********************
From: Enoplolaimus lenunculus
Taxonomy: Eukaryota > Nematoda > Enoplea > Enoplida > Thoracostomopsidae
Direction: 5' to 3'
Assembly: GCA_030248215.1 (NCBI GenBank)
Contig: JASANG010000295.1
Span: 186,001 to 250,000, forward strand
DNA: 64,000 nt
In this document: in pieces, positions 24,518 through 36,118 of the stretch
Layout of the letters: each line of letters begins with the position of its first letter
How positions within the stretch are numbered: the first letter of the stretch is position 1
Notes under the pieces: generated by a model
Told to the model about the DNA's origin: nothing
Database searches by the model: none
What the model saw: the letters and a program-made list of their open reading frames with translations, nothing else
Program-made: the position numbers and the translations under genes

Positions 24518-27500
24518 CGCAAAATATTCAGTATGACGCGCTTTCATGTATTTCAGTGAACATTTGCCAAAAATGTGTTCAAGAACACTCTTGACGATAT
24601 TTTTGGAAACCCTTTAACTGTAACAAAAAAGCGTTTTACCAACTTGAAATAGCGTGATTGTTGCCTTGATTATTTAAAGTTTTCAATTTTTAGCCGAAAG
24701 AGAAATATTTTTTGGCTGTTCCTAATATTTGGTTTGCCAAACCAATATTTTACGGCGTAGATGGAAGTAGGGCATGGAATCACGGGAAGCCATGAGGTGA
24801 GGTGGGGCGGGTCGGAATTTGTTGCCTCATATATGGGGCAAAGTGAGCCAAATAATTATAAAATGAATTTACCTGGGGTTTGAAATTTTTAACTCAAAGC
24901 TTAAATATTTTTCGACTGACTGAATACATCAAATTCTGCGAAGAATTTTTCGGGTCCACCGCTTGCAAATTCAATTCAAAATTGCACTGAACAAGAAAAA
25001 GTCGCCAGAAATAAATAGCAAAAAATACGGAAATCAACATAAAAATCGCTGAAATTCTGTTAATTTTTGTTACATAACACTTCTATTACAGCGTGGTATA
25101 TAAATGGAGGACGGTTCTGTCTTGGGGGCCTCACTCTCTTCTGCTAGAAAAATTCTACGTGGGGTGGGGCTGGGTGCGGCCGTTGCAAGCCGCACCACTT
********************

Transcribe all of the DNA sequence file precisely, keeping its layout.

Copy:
From: Enoplolaimus lenunculus
Taxonomy: Eukaryota > Nematoda > Enoplea > Enoplida > Thoracostomopsidae
Direction: 5' to 3'
Assembly: GCA_030248215.1 (NCBI GenBank)
Contig: JASANG010000295.1
Span: 186,001 to 250,000, forward strand
DNA: 64,000 nt
In this document: in pieces, positions 24,518 through 36,118 of the stretch
Layout of the letters: each line of letters begins with the position of its first letter
How positions within the stretch are numbered: the first letter of the stretch is position 1
Notes under the pieces: generated by a model
Told to the model about the DNA's origin: nothing
Database searches by the model: none
What the model saw: the letters and a program-made list of their open reading frames with translations, nothing else
Program-made: the position numbers and the translations under genes

Positions 24518-27500
24518 CGCAAAATATTCAGTATGACGCGCTTTCATGTATTTCAGTGAACATTTGCCAAAAATGTGTTCAAGAACACTCTTGACGATAT
24601 TTTTGGAAACCCTTTAACTGTAACAAAAAAGCGTTTTACCAACTTGAAATAGCGTGATTGTTGCCTTGATTATTTAAAGTTTTCAATTTTTAGCCGAAAG
24701 AGAAATATTTTTTGGCTGTTCCTAATATTTGGTTTGCCAAACCAATATTTTACGGCGTAGATGGAAGTAGGGCATGGAATCACGGGAAGCCATGAGGTGA
24801 GGTGGGGCGGGTCGGAATTTGTTGCCTCATATATGGGGCAAAGTGAGCCAAATAATTATAAAATGAATTTACCTGGGGTTTGAAATTTTTAACTCAAAGC
24901 TTAAATATTTTTCGACTGACTGAATACATCAAATTCTGCGAAGAATTTTTCGGGTCCACCGCTTGCAAATTCAATTCAAAATTGCACTGAACAAGAAAAA
25001 GTCGCCAGAAATAAATAGCAAAAAATACGGAAATCAACATAAAAATCGCTGAAATTCTGTTAATTTTTGTTACATAACACTTCTATTACAGCGTGGTATA
25101 TAAATGGAGGACGGTTCTGTCTTGGGGGCCTCACTCTCTTCTGCTAGAAAAATTCTACGTGGGGTGGGGCTGGGTGCGGCCGTTGCAAGCCGCACCACTT